I saw five ships…

golden-hindThis post contains not three ships but five.  It’s also rather brief as this event isn’t exactly a niche happening for keen historians its linked to one of England’s most identifiable historic figures!   Today, 13th December, in 1577 Sir Francis Drake set off from Plymouth with fewer than two hundred men on his greatest voyage.  The Pelican was Drake’s vessel.  He was accompanied by the Elizabeth, the Marigold, the Swan and the Benedict. Just to confuse matters the Benedict was also known as the Christopher.  By January the vessels made landfall in what we now know as Argentina and the Pelican was renamed the Golden Hind as it sailed through the Magellan Straits.

If you want to know more about drake and his various voyages then I suggest the Naval Museum in Greenwich link here which will open a new window and a thorough overview as to whether Drake was a hero (oh yes he was!) or a piratical villain -(oh no he wasn’t! Er, actually, he might have been if you were Spanish – he was a licensed privateer after all).

However, one of the first places I remember visiting as a child was Buckland Abbey in Devon, and my father served for a time in the Royal Navy so I grew up on a diet of seafaring heroics and the story of Drake’s drum, a replica of  which can still be seen at Buckland Abbey – although the original does still exist (and I have seen it).   Drake is supposed to have taken the snare drum with him on his momentous journey of 1577-1580.  The story goes that shortly before his death off Panama he ordered the drum to be returned home to Buckland and if England was ever in peril and the drum beaten then Drake would return to defend his country once more. Of course the sound of ghostly drum rolls have been heard at various times in England’s history including the outbreak of World War One and on the surrender of the Imperial German Navy in 1918.  It was also heard echoing during the dark days of the Dunkirk evacuation and during the Plymouth Blitz.  Folklore rather than history but the ‘story’ in history is one of the things that has always made history so fascinating for me. And, there’s that rather stirring poem by Newbolt – looking back I’m impressed that my father knew it so well having been required to learn it at school and even more impressed that it was deemed suitable for a five-year-old  who then demanded to hear it on more than one occasion- so consequentially it seems appropriate that this post: small part fact, large part folk lore and small part narrative poem finish with Newbolt’s words:

Drake he’s in his hammock an’ a thousand miles away,
(Capten, art tha sleepin’ there below?)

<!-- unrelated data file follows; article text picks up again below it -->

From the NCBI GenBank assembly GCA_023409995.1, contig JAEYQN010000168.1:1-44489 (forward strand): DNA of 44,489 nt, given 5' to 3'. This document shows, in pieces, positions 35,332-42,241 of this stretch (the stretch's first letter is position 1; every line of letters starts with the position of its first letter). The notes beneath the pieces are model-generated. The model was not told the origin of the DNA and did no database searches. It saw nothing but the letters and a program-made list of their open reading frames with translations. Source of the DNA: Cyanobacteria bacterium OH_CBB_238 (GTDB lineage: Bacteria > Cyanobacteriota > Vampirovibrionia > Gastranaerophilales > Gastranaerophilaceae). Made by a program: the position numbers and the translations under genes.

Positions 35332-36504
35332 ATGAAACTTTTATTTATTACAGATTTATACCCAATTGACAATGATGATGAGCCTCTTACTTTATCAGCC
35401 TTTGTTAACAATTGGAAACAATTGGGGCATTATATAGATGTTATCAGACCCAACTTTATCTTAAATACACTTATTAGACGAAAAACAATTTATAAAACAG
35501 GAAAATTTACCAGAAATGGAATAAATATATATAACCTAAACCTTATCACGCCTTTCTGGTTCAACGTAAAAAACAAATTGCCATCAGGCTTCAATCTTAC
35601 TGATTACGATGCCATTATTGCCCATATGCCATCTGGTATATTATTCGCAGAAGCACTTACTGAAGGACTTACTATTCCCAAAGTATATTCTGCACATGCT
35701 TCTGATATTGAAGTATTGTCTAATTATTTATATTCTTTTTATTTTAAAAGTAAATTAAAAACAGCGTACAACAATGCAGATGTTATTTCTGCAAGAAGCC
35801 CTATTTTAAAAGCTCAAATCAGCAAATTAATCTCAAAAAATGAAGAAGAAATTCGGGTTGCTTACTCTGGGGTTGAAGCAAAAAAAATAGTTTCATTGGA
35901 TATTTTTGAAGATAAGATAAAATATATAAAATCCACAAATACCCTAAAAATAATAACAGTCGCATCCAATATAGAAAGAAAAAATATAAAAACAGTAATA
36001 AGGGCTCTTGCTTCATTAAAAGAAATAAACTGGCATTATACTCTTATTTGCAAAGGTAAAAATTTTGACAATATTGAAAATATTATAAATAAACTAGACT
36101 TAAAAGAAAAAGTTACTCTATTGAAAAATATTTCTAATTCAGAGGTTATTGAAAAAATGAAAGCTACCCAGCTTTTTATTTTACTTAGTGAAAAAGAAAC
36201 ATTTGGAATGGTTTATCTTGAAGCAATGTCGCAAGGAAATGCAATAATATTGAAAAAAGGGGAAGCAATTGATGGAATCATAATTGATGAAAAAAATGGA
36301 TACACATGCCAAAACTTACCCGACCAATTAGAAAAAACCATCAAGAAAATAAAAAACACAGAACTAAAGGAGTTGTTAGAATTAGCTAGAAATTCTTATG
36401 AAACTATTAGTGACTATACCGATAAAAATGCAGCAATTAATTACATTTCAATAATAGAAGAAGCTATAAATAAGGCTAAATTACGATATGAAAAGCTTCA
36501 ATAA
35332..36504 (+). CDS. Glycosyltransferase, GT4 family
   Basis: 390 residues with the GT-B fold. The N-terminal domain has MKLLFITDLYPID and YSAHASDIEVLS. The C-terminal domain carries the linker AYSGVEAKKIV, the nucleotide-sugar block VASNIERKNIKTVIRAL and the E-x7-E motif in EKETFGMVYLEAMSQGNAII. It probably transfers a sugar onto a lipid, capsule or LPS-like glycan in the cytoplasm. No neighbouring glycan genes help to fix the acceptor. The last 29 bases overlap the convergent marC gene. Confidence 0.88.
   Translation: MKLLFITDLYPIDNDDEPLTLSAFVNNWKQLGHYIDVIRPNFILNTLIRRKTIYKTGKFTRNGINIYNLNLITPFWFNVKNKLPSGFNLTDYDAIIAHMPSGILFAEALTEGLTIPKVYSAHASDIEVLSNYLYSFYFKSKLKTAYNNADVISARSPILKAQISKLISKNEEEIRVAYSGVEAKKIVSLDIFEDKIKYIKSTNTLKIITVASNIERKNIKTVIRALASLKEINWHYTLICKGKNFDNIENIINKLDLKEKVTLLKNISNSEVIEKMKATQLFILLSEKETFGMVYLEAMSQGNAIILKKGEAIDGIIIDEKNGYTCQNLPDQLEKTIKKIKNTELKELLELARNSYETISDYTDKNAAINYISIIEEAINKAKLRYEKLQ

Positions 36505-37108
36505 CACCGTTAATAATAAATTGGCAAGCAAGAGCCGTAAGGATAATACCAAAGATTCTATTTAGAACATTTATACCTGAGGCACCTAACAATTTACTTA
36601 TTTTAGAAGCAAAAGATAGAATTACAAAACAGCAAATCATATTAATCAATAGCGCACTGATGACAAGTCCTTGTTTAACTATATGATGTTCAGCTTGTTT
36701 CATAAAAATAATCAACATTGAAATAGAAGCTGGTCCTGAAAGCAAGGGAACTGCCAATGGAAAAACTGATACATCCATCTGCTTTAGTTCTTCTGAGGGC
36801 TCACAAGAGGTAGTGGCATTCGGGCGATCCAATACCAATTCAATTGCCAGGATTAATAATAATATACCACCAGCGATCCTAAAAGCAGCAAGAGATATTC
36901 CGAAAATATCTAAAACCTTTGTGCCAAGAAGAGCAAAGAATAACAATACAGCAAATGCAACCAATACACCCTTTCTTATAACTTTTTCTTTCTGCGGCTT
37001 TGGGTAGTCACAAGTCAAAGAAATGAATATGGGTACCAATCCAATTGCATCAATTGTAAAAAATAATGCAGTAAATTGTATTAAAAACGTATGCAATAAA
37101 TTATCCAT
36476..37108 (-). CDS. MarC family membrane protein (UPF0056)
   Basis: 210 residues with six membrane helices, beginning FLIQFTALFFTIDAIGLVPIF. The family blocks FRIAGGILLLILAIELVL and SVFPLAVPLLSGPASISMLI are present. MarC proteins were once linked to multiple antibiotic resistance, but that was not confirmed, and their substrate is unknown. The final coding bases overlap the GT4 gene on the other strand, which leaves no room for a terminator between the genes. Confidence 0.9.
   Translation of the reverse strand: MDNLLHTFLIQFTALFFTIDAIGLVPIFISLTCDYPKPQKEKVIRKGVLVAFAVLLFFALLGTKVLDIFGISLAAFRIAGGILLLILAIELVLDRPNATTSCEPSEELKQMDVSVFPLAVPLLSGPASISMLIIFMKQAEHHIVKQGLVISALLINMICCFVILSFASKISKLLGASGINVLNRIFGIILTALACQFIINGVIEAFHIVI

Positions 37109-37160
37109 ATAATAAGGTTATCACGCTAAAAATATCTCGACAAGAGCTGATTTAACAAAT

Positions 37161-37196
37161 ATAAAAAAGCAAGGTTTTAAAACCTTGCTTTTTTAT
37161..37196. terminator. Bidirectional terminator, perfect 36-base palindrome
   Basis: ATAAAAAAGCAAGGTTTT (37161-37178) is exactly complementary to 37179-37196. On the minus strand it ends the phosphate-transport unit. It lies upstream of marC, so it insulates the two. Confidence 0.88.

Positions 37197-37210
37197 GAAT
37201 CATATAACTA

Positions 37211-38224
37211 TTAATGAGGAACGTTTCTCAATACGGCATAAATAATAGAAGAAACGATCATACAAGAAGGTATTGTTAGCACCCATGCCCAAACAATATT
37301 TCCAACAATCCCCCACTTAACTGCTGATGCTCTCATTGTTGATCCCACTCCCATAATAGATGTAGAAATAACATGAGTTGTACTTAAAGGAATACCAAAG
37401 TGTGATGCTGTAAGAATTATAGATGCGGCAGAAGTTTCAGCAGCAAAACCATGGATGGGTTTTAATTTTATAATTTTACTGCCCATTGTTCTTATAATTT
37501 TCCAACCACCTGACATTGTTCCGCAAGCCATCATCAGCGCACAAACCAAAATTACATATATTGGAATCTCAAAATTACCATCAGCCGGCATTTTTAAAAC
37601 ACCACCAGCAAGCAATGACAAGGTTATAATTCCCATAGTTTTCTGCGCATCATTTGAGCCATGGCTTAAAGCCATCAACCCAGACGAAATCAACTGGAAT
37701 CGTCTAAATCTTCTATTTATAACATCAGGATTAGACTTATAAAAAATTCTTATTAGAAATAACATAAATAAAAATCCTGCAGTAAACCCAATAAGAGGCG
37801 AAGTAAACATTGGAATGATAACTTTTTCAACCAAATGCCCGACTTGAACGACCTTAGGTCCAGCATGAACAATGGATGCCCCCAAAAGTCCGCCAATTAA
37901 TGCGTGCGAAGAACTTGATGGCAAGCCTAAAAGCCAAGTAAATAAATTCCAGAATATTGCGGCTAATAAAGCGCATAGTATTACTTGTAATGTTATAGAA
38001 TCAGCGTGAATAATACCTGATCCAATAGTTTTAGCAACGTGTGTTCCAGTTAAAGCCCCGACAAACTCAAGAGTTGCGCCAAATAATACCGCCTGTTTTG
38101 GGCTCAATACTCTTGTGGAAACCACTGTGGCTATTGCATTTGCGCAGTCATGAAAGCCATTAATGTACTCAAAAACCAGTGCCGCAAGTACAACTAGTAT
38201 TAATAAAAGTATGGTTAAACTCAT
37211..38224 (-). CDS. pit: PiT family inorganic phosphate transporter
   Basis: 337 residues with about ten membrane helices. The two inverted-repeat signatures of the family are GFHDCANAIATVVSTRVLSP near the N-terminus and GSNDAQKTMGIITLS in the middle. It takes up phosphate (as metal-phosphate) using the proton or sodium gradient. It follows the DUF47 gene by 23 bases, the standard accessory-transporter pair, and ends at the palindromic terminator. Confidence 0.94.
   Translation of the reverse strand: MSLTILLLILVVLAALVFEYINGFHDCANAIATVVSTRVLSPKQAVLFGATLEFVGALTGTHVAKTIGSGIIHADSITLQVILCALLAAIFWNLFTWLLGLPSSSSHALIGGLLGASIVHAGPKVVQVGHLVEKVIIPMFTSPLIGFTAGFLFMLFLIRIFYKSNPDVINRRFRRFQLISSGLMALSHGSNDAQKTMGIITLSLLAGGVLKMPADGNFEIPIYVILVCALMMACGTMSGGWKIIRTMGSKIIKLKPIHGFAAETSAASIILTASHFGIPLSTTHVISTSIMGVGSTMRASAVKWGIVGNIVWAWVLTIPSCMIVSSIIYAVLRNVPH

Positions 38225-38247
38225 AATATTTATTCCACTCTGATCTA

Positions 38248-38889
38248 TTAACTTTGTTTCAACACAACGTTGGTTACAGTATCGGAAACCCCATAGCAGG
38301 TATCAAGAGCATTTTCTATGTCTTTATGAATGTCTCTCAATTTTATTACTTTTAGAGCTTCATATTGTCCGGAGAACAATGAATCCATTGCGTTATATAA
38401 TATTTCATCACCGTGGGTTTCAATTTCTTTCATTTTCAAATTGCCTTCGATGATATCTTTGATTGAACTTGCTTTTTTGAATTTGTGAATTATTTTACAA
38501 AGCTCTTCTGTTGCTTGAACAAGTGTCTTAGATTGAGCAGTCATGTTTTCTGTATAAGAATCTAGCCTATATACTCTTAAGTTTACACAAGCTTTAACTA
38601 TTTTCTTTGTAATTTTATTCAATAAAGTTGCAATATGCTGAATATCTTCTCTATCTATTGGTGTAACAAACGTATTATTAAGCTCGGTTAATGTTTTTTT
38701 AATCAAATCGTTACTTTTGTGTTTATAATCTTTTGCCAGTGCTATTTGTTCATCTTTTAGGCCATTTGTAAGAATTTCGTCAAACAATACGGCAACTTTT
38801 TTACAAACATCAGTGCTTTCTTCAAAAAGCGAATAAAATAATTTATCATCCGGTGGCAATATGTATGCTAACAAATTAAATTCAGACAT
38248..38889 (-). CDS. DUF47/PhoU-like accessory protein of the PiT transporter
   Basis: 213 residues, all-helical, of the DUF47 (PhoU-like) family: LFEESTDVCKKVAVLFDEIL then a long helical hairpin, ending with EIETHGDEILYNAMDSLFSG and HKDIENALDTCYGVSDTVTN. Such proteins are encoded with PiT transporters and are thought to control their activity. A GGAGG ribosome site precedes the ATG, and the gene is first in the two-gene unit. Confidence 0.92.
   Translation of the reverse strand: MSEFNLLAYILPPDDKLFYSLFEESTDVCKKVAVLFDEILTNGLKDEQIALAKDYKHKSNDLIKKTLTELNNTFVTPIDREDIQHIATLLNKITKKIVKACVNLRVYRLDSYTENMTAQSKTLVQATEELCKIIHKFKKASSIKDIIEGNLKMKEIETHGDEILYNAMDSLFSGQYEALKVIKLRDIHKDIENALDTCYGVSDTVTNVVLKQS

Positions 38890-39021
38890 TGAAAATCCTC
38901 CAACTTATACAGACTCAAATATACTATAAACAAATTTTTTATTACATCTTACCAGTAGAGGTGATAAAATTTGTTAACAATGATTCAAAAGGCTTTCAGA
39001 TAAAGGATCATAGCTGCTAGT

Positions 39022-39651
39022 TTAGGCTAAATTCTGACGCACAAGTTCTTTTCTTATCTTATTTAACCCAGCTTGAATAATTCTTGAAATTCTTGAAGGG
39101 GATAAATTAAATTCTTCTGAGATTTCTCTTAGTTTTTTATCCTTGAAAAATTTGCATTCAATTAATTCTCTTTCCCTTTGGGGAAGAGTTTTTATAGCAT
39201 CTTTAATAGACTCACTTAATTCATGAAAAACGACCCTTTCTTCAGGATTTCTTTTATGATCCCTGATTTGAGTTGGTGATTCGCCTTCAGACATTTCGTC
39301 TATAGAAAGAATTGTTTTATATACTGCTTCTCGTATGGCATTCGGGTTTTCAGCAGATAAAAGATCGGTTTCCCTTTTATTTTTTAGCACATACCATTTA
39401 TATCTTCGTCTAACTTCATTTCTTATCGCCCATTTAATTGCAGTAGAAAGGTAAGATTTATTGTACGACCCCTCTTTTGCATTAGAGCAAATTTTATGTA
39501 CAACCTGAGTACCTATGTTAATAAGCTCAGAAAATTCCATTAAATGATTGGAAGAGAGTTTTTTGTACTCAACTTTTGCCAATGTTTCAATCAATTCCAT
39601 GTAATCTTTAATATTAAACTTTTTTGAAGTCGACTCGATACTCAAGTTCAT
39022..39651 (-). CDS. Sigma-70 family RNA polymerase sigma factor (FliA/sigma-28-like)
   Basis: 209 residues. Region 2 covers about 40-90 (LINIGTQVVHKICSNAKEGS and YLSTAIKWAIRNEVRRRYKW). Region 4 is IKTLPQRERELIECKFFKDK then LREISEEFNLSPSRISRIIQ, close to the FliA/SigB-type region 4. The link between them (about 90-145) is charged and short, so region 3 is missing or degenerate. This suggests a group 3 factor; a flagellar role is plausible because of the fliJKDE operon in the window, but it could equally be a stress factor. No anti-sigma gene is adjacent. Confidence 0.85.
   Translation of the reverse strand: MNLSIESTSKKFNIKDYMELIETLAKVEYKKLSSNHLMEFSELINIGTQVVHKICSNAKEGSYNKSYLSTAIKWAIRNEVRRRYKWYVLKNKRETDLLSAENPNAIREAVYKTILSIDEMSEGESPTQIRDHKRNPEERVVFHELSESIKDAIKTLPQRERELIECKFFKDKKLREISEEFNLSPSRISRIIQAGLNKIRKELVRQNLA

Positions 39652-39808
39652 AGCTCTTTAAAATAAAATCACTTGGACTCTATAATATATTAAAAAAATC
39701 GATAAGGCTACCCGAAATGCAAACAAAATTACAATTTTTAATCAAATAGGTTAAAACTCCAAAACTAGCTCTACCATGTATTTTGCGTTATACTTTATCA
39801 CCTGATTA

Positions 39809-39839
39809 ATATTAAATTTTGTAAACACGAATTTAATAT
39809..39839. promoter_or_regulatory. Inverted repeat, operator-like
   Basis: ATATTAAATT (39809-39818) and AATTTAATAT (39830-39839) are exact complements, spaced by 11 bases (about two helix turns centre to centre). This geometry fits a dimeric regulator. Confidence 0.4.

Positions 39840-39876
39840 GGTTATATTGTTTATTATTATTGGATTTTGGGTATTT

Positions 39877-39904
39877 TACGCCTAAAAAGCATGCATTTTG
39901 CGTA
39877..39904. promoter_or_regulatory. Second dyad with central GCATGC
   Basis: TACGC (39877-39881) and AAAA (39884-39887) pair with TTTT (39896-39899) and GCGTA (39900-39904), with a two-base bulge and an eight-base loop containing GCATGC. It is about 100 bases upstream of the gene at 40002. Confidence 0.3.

Slung atween the round shot in Nombre Dios Bay,
An’ dreamin’ arl the time O’ Plymouth Hoe.
Yarnder lumes the Island, yarnder lie the ships,
Wi’ sailor lads a-dancing’ heel-an’-toe,
An’ the shore-lights flashin’, an’ the night-tide dashin’,
He sees et arl so plainly as he saw et long ago.

Drake he was a Devon man, an’ ruled the Devon seas,
(Capten, art tha’ sleepin’ there below?)
Roving’ tho’ his death fell, he went wi’ heart at ease,
A’ dreamin’ arl the time o’ Plymouth Hoe.
“Take my drum to England, hang et by the shore,
Strike et when your powder’s runnin’ low;
If the Dons sight Devon, I’ll quit the port o’ Heaven,
An’ drum them up the Channel as we drumm’d them long ago.”

Drake he’s in his hammock till the great Armadas come,
(Capten, art tha sleepin’ there below?)
Slung atween the round shot, listenin’ for the drum,
An’ dreamin arl the time o’ Plymouth Hoe.
Call him on the deep sea, call him up the Sound,
Call him when ye sail to meet the foe;
Where the old trade’s plyin’ an’ the old flag flyin’
They shall find him ware an’ wakin’, as they found him long ago!

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1 Comment

Filed under December, Legends, On this day..., Sixteenth Century, The Tudors

One response to “I saw five ships…

  1. Sir Kevin Parr, Baronet

    Drake was but a pirate and he was present at the Armada but fought only to capture the biggest galleon the Trinidad Velencruz.. Once won over he shapely left the lads fighting and slipped way to sell is prize as salvage. what a man to celebrate. He died of dissentry and was buried in Nombra Dois Bay by his maen glad to rid the ship of smell and shit. He was not a gentleman pirateer buta man only out for himself.

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